If you can walk past a newsstand, look at the headlines and think “Nothing new yet!”— then the theme of this blog might be what you’ve been waiting for.
There is a way to work with knowledge, or technically a paradigm, which is as different from academic publishing, journalism and other common approaches to knowledge as science was different from the work of the scholastics, in the age of Galilei. This new paradigm has been conceived to radically improve the use and usefulness of knowledge, by taking advantage of fundamental insights reached in science and philosophy, and the intrinsic character of new information technology.
These were the opening lines of my report about this blog, for my university’s database of academic contributions, which I submitted yesterday. If the notion of a new “paradigm” might seem academic and distant, allow me to reassure you that the underlying idea couldn’t be more down on earth and obvious than it is.
From the traditional culture we’ve inherited a myth incomparably more subversive than the myth of creation – that the purpose of information, and of knowledge, is to show us “the reality” objectively, “as it truly is”.
The alternative, pointed to by the Modernity ideogram, is to consider information and knowledge as human-made things; and as essential elements in a broad variety of human-made things, of which our society and our culture are examples. The moment we make this groundbreaking and liberating shift of perception, we see that the knowledge work traditions we’ve inherited from the past are now just as unsuitable for the vital new roles that must be served, as a pair of candles are in the role of the headlights.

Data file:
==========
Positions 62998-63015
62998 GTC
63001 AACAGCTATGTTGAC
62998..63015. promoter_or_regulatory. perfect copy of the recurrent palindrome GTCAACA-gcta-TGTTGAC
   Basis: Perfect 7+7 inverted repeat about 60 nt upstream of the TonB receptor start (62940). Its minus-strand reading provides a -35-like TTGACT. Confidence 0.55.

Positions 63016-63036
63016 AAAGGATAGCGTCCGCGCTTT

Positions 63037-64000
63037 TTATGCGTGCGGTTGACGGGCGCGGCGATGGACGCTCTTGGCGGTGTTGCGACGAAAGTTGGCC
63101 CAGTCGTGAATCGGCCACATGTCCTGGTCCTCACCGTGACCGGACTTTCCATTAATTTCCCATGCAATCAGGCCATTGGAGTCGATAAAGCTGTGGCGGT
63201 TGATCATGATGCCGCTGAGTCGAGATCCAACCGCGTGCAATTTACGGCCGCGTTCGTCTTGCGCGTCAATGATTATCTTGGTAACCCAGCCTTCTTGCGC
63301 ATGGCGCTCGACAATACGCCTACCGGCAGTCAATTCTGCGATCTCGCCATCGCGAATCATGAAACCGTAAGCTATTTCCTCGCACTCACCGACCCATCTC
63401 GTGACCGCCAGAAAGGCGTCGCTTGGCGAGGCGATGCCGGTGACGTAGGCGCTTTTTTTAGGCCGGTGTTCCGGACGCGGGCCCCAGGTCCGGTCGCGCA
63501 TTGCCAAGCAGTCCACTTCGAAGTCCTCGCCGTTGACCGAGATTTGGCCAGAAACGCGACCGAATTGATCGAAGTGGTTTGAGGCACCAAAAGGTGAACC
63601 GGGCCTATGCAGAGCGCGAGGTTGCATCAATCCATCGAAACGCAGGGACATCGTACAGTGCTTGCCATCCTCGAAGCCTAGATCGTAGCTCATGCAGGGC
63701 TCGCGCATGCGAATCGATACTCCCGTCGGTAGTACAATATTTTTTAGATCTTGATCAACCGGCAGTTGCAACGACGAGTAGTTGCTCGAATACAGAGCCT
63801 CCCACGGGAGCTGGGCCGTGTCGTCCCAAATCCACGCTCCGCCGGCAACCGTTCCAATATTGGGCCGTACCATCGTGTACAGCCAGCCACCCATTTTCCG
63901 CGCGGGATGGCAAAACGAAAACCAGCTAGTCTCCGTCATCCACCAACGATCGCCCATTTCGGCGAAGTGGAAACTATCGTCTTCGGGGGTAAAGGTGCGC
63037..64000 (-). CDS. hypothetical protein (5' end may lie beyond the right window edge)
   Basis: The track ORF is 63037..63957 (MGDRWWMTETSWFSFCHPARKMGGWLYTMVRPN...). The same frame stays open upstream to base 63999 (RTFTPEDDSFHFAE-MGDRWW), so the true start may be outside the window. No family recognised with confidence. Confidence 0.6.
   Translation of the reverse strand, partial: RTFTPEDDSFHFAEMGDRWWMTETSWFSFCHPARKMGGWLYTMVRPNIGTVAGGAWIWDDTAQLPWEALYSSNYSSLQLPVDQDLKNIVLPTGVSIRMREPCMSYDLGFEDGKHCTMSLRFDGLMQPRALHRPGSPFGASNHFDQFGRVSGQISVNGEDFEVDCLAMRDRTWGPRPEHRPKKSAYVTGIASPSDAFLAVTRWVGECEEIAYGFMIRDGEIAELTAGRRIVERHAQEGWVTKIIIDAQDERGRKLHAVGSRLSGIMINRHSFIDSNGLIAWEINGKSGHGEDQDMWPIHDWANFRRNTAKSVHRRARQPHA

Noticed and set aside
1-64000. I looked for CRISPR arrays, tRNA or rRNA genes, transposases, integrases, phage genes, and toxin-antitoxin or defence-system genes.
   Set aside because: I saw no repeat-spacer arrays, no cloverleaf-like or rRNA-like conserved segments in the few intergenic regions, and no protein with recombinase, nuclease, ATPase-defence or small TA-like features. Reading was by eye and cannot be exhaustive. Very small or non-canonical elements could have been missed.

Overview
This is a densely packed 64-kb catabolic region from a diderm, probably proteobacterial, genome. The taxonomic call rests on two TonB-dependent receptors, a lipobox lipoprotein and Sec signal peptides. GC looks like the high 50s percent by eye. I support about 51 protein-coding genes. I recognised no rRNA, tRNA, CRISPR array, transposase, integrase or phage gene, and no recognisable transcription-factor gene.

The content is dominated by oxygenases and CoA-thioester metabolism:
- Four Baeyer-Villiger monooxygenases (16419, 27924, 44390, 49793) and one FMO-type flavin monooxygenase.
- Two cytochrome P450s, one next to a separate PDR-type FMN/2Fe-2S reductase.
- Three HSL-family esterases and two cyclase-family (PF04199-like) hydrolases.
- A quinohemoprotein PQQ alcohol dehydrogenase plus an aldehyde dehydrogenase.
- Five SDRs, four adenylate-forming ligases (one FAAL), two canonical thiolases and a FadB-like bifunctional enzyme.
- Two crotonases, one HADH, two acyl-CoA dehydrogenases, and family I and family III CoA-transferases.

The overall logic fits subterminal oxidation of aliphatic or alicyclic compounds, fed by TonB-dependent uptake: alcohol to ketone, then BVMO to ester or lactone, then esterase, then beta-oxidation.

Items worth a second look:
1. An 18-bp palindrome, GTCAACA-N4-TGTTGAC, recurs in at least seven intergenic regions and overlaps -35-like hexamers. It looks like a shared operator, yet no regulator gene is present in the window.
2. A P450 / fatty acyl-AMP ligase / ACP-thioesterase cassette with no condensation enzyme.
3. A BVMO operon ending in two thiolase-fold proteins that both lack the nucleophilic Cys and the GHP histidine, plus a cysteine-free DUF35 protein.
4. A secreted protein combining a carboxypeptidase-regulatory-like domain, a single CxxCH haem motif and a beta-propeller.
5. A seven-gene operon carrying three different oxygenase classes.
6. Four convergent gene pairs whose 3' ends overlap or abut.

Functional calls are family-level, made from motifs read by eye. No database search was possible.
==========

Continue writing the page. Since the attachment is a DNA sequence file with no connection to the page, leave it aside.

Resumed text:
We then become empowered – and indeed also obliged – to craft the ways in which we handle knowledge; to tailor them to their purposes, instead of inheriting them blindly.
An academically thorough and complete prototype of a new ‘pair of headlights’ – which we called knowledge federation – has recently been completed, and described on KnowledgeFederation.org. Holoscope is knowledge federation‘s colloquial nickname. This blog is conceived as a trail of breadcrumbs, showing the holoscope from different angles. And reporting its emergence.